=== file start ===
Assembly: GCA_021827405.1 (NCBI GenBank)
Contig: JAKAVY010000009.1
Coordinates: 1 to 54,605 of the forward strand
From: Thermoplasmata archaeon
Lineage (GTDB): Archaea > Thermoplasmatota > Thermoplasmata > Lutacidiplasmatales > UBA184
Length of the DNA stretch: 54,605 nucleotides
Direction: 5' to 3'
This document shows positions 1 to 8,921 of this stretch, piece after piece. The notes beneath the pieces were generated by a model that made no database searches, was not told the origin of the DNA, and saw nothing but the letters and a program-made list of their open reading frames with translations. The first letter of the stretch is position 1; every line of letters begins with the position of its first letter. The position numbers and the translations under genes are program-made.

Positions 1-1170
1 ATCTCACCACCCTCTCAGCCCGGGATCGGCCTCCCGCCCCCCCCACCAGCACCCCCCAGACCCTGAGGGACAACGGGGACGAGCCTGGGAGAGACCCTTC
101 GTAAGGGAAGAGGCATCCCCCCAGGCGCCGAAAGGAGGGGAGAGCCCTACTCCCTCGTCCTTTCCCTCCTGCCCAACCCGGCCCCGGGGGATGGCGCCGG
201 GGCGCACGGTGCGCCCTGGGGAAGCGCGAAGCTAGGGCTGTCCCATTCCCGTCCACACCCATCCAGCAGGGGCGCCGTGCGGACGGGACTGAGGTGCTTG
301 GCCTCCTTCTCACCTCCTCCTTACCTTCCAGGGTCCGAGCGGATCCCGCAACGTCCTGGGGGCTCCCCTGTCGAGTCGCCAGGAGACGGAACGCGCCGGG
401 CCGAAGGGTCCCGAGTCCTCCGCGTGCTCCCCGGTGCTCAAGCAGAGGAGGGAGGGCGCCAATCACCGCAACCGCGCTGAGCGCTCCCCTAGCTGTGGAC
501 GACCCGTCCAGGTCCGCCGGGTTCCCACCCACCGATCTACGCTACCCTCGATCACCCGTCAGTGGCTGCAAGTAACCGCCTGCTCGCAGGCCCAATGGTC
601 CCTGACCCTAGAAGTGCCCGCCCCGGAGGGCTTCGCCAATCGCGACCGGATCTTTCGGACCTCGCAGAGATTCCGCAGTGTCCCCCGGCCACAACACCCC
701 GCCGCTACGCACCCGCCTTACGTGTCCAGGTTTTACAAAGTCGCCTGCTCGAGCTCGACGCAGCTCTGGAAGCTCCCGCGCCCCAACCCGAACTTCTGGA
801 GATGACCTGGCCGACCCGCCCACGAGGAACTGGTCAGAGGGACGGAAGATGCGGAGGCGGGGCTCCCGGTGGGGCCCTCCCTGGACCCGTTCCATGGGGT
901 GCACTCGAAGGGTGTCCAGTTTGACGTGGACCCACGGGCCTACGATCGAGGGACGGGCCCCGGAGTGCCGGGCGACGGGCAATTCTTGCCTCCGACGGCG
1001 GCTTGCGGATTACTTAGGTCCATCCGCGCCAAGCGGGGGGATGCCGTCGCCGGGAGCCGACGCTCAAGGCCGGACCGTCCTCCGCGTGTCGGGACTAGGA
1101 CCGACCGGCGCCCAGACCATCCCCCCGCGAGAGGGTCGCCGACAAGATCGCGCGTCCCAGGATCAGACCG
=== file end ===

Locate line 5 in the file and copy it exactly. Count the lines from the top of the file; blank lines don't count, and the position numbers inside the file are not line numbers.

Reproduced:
Lineage (GTDB): Archaea > Thermoplasmatota > Thermoplasmata > Lutacidiplasmatales > UBA184